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A Change. Not an End.

BY Chris Nolan | Sunday, March 13 2005

A few days ago, I got smacked around by the folks at Captains Quarters over a column I wrote in eWeek about blogging and the FEC.

The story had a dumb headline that didn't really get at the point I was trying to make so Captain Ed made fun of me then pointed out that my eWeek column would exempt me from the commission's rules. Maybe. But maybe not. In any case, I'm not standing behind anyone in claiming free speech rights on a par with Big Media for anyone and everyone working on-line. Anyone who tries it can meet my lawyer. And he makes me look like a nice, refined quiet sort.

Where I differ from the folks at CQ is important, however. And it's one that's going to get easily lost in the calls – particularly on the right – for the FEC to be shut down. Glenn Reynolds has raised his powerful voice in support of this idea. But I think he's wrong for a few reasons.

One, readers – all of our readers, regardless of their political orientation – need to know when they're reading folks who are supported by candidates or campaigns. That's why advertising is marked the way it is and set off in a space apart from our editorial work. That's why campaigns have disclosure laws and it's why we should all be in favor of their being made as clear for the on-line world as they are for everyone else. (Insert dismissive, "clear as mud" joke here from your favor right wing blogger). At the same time, voters should know how politicians are being influenced. That's one thing the FEC does and does well and there's not reason for anyone in public office to stop disclosing their funding sources. That's something worth remembering as we move forward.

Having worked in Washington for a number of years – and relied on the data housed at the FEC for a lot of good stories – I think the commission ought to keep doing what it's doing. I'd offer one big change, however. I'd make the FEC require candidates to file weekly – if not daily – accounting of their fundraising and expenditures via the web. That way, we could all see what's going on as it happens, not weeks, months or years later.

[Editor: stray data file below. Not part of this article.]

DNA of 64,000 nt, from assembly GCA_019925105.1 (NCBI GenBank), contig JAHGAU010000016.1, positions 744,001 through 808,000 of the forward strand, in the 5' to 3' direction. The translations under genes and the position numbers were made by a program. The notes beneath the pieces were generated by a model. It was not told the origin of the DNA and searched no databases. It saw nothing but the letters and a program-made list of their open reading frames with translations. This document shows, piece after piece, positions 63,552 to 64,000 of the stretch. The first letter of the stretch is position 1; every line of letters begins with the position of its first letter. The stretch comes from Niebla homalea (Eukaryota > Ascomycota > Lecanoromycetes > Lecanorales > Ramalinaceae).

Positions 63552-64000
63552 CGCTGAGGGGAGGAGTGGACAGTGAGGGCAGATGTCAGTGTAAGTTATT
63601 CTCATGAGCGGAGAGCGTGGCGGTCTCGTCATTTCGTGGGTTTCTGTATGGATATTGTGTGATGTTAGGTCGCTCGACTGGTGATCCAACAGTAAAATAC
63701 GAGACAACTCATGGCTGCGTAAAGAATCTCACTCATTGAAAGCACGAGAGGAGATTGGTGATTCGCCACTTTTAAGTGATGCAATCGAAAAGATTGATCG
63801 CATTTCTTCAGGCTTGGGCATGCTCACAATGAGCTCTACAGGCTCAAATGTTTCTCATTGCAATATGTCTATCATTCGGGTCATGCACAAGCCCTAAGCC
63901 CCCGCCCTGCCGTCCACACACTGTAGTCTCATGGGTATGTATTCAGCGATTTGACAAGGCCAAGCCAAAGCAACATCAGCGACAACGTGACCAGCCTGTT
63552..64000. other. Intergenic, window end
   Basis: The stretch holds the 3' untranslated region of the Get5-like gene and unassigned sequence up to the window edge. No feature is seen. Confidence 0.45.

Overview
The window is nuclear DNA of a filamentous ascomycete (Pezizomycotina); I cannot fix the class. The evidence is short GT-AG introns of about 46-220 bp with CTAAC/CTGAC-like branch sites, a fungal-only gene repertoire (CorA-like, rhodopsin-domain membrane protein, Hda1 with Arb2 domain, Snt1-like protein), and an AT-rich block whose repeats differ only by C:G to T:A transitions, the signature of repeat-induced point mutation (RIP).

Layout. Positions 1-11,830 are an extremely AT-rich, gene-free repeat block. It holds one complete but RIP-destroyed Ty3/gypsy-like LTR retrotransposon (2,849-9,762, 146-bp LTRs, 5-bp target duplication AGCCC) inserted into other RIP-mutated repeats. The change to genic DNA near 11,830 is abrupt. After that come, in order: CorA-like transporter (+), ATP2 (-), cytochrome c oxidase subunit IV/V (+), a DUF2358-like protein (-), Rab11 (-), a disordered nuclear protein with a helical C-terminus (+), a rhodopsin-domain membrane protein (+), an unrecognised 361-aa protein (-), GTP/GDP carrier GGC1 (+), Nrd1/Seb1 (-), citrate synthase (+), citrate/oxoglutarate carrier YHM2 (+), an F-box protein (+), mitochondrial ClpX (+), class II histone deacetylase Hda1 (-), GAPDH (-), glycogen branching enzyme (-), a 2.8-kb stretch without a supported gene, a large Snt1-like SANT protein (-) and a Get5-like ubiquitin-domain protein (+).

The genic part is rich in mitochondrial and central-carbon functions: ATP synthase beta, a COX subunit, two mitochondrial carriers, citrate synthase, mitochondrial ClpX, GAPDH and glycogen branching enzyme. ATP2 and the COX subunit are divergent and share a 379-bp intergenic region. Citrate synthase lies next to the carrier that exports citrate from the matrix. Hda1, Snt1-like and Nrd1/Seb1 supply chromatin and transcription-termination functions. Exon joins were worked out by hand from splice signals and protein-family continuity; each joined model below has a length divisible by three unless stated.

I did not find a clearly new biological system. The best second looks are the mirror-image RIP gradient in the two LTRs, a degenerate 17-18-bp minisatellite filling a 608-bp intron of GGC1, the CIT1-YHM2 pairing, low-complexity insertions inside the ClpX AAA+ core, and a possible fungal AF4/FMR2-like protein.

Such disclosure – which become utter transparency at that speed – does away with much of what bother Reynolds et al. It means a change in the law – and doing away with most of the rule recently enacted by the much ballyhooed Bipartisan Campaign Reform Act – but it would be step in the right directionl.

This argument has always been dismissed – unfairly, I think – by campaign reform advocates. When I called and asked PDF contributor Rick Hasen about it, he said that disclosure wouldn't prevent corruption and it wouldn't level the playing field between rival campaigns, or rival parties.

He's right. In the pre-Internet political age, instant reporting meant very little. It wasn't technically feasible. The results of most campaigns' disclosure would, for the most part, allow candidates and campaigns to hide in plain site. So few reporters use FEC records – although they're a popular vein for oppo researchers to mine -- that disclosure as its current done and reviewed has no punch.

But in an age when Josh Micah Marshall can point his readers at their local Congress to reverse a change in House rules and – these days – shore up the Democrat's fight to save Social Security, when Reynolds and others can urge bloggers to criticize the recently enacted Bankruptcy legislation and lobby Congress on the FEC, disclosure, it seems, becomes a very powerful tool. There are more people – Grassroots Journalist, Citizen Journalists, stand alone journalist – watching, reporting and commentating; immediate disclosure gives them an important and powerful tool. The FEC doesn't – and shouldn't – go out of business. But it should change – soon -- how it does business.

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New Media Sites in Iran Blur Lines Between Citizen Journo, Professional Journo, & Activist

In 2010, Newsweek declared Iran the “birthplace of citizen journalism.” Iranian bloggers were hailed by Westerners as “brave” for their coverage of the aftermath of the disputed 2009 election. A 40-second video of the death of Neda Agha-Soltan during an anti-government protest won a prestigious George Polk Award, the first anonymously-produced work to be so honored. And then came the 2013 study “Whither Blogestan,” which sought to explain Iran's shrinking blogosphere. Of nearly 25,000 highly active and connected blogs in 2008 and 2009, only 20 percent were still online in September 2013.

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